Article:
Variability introduced by the sequence of unit operations in food processing directly influences the compositional and sensorial properties as well as the safety of the final food products, hampering to meet consumer and retailer expectations. Conventional strategies of Quality Assurance can be effective, but are expensive and not flawless; batch failures and reworks are frequent. Unsuitable or noncompliant batches have to be discarded or reworked. For these reasons, food industry is trying to shift towards a novel holistic concept, namely “Quality by Design” (QbD) inspired by the PAT, which requires that quality of the food products should be incorporated into process development and design, not by post-production quality testing.
Successful implementation of the QbD and PAT approaches require tools and systems which enable continuous analysis and control of processes, including real-time (or nearly real-time) sensing and multivariate data analysis of both raw materials and in-process materials to assure achievement of end product quality specification at the completion of the process [Hussain 2002; FDA 2004; van den Berg et al., in press].
An ideal sensor for PAT applications in food operations should:
• be able to measure the parameters of interest with suitable reliability, accuracy and repeatability
• have the potential for a high measurement frequency, real-time measurements.
• be non-destructive, avoid sample handling and facilitate in-/on-line monitoring
• be easily interfaced with plant monitoring/control systems, easy-cleanable and stable
• be affordable and with low maintenance costs.

The main goals of MUSE-Tech are:
• to provide an affordable and versatile Multi Sensor Device, for on-line/in-line & real-time monitoring of multiple parameters associated with the quality and the chemical safety of the processed foods;
• to drive the food processes according to consistent levels of quality and chemical safety in the final products selected as case study (bread, chips and beer);
• to reduce manufacturing costs and reduce food waste through enabling flawlessly running of the processes.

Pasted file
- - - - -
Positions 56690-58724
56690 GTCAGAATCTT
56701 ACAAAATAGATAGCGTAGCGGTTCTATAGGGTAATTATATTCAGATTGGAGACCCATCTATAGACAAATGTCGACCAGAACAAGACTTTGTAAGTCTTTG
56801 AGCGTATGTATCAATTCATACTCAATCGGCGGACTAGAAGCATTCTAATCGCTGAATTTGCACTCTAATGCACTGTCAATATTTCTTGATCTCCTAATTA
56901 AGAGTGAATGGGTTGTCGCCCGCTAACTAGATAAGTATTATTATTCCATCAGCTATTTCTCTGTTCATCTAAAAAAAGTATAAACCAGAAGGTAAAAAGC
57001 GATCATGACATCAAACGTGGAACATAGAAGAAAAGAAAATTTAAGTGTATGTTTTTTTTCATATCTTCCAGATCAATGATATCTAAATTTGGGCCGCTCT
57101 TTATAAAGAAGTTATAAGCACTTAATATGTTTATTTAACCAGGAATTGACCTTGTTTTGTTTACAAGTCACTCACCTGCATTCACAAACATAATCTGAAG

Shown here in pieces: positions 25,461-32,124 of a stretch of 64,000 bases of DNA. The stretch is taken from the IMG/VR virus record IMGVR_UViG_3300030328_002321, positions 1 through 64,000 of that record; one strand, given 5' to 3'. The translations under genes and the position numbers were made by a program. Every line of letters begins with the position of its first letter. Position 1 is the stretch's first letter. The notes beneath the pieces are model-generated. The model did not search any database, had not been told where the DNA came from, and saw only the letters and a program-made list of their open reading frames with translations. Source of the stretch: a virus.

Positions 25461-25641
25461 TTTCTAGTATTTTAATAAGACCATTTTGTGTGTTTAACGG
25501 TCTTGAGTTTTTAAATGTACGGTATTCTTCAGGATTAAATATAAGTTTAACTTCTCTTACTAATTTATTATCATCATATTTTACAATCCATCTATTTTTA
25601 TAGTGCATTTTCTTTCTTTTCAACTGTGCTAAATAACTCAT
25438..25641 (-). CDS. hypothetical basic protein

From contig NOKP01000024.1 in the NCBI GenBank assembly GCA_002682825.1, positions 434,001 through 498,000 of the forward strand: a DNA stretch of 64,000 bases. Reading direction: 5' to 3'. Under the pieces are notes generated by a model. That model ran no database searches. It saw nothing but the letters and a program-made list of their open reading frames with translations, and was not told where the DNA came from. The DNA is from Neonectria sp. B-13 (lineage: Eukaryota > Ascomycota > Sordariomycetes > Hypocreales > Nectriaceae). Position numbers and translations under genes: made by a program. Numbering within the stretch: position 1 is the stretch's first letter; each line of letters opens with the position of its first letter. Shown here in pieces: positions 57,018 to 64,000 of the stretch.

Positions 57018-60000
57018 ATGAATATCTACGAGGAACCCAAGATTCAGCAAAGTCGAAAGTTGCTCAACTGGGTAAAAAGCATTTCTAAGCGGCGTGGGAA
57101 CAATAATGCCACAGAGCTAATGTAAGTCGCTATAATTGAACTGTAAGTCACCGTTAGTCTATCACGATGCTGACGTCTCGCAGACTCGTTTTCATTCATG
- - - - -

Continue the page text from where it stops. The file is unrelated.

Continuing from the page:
• to disseminate the results to EU food chain stakeholders promoting market take-up of the technology.

The objectives of the project to reach these goals are:
• the development of three novel sensors based on state-of-the-art sensor technologies, i.e. Photoacoustic Spectroscopy (PAS), Quasi Imaging Vis-NIR (QIVN) and multipoint Diffuse Temperature Sensing (DTS), which will be tailored to on-line/in-line & real-time applications in the food industry in the context of PAT.
• the integration of the three novel sensors in a Multi Sensor Device (MSD), based on a versatile plug-in architecture, allowing additional inputs from sensors already installed in the process lines. The MSD will be able to monitor on-line/in-line & real-time a total of 28 parameters associated with the quality and chemical safety of processed foods (6 specific for bread production, 7 specific for chips frying, 11 specific for wort mashing and boiling and 4 general for the three case studies).
• to develop protocols and methodologies to pre-process the sensor signals and to improve the robustness and the performances of the real-time measurements in the three case studies;
• to build calibrations and empirical multivariate predictive models for each targeted quality and chemical safety attributes in the three case studies (bread production, chips and brewing);
• to implement auto-adaptive software tools to automatically manage sensor data fusion, multivariate data analysis, predictive models and active adjustment of CPPs for each case study;
• demonstration of the versatility and fitness for purpose of the Multi Sensor Device in three case studies (dough mixing and proving, potato chips frying and brewing) at industrial and pilot plant level.
• to establish a plan with specific measures (webpage, workshop organisation, newsletters, training activities, etc.) to disseminate the research outcomes to target end users, such as technological companies, food equipment producers, the European food industry, food research area and society at large.

Project Results:
See document attached: "S&T results/foreground"

Potential Impact:
See document attached: "Impact_Dissemination_Exploitation"

List of Websites:
Project website: www.musetech.eu
Coordinator: Dr. Massimo Castellari (massimo.castellari@irta.cat / +34-972630052)
Project Manager: Dr. Lluis Salvà (lluis.salva@irta.cat / +34-972630052)

Related information

Contact

MASSIMO CASTELLARI, (Head of Chemical Food Safety subprogram)
Tel.: +34 972630052
E-mail
Record Number: 196963 / Last updated on: 2017-04-07
Follow us on: RSS Facebook Twitter YouTube Managed by the EU Publications Office Top